At this time of year, my workload tends to fall off. It’s one of the few times that, instead of panicking when I see the number of projects go down, I actually welcome the lack of business. It gives me time to enjoy the holidays, instead of running around in a frenzy of activity. It gives me time to do those things for my business – like update my website or upgrade my PC – that have been pushed to the bottom of the to-do list for months.
It also gives me time to evaluate the state of my freelance career. In spite of the economy, I had a fairly good year. I’m especially thankful for:
• My clients, most of whom have maintained my pay rate, even in this bad economy
• Editors who make good copy great
• Editors who think my stories are good enough to enter in the ASBPE awards, one of which I won in November (Thanks, Computerworld editors!)
• Clients and colleagues who refer business to me
But there are several things I want for next year. Here’s my freelance wish list. If there is a Santa, I hope he’s reading this.
• Quality, affordable healthcare. I’ve posted about this before, both here and here. The single most difficult part of being a freelancer is obtaining and paying for health insurance. After a long struggle, I finally got mine through a Maryland state high-risk pool. To keep costs down, I’ve gone with high-deductible ($2,600) plan. The premiums have gone up more than 100 percent in four years. I now pay $300 a month, or $3,600 annually. Meanwhile, my doctor is changing to a “membership practice,” which will require another $1,800 a year on top of that. That’s $8,000 before my health insurance provider even thinks of covering my healthcare costs.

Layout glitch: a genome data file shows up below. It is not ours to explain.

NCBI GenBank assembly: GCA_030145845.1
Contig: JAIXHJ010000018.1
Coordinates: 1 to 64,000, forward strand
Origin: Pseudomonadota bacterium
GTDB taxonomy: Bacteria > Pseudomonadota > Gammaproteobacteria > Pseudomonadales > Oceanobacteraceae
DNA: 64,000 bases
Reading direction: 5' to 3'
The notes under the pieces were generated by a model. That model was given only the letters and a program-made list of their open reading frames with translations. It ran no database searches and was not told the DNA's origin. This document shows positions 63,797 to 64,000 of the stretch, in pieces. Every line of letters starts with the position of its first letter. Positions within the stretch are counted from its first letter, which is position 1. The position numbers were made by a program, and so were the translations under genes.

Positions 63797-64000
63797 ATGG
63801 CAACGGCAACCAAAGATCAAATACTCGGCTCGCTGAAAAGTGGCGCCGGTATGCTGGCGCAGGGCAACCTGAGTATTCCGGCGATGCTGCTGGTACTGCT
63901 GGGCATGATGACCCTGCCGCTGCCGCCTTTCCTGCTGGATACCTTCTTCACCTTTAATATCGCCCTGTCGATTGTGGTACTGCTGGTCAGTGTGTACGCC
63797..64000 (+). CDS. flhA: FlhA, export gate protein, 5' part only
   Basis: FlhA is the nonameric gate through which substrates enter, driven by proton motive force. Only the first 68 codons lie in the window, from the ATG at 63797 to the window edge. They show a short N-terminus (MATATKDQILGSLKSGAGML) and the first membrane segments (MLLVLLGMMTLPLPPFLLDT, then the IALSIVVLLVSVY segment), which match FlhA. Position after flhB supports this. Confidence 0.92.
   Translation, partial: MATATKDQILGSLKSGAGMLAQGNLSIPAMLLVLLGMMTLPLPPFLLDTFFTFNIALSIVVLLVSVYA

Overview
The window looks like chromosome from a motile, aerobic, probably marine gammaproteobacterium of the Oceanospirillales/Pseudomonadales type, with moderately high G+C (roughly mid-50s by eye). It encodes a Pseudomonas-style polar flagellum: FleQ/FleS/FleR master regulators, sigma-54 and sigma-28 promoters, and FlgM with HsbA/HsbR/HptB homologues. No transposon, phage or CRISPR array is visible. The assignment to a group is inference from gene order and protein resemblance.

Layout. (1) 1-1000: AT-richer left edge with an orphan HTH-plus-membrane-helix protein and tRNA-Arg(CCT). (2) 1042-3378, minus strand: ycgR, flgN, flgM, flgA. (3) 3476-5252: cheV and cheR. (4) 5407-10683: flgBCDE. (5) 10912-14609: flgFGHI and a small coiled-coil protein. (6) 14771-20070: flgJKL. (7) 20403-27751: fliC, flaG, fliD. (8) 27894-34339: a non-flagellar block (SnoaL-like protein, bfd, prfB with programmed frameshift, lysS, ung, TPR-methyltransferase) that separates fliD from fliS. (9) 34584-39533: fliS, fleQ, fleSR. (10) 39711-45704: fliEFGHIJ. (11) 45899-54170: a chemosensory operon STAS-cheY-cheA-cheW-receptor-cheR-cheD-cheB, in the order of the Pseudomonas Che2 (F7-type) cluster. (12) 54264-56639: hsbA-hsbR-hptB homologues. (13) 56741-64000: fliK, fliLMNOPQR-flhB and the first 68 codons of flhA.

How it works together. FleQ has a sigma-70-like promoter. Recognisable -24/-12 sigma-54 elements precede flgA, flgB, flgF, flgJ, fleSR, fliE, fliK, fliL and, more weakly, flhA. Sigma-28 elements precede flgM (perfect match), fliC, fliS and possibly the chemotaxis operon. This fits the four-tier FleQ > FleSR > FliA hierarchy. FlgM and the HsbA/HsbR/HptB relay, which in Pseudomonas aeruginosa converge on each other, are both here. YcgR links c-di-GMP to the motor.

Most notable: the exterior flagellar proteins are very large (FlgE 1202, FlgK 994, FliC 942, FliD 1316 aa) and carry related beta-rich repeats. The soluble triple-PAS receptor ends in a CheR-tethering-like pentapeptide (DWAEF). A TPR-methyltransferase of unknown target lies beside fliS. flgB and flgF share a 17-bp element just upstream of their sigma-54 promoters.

• Reliable electricity. My regional power company, PEPCO, has one of the poorest reliability ratings in the country, and I seem to be on the weakest part of its grid. My power can go out for no apparent reason, even on a sunny, windless day. When bad weather hits, my street is usually the first to lose power and the last to regain it. During last winter’s Snowmaggedon, when the D.C. area got hit by two blizzards in a row for a total accumulation of almost four feet, my power was out for more than three days.
• If I can’t have #2, then a windfall of $10,000 to buy a generator for the house would be nice.
• Continued economic recovery. I’ve seen business pick up this year, and then fall off again, and then pick up again. It’s generally headed in the right direction, but I’m paranoid that another financial catastrophe could pull us all down again.
• Just one more steady gig to even out my sometimes erratic cash flow.
In the spirit of slowing down to enjoy the holidays, I’ll be taking a break from blogging for the next couple of weeks. Happy Holidays. May we all get our wishes in 2011.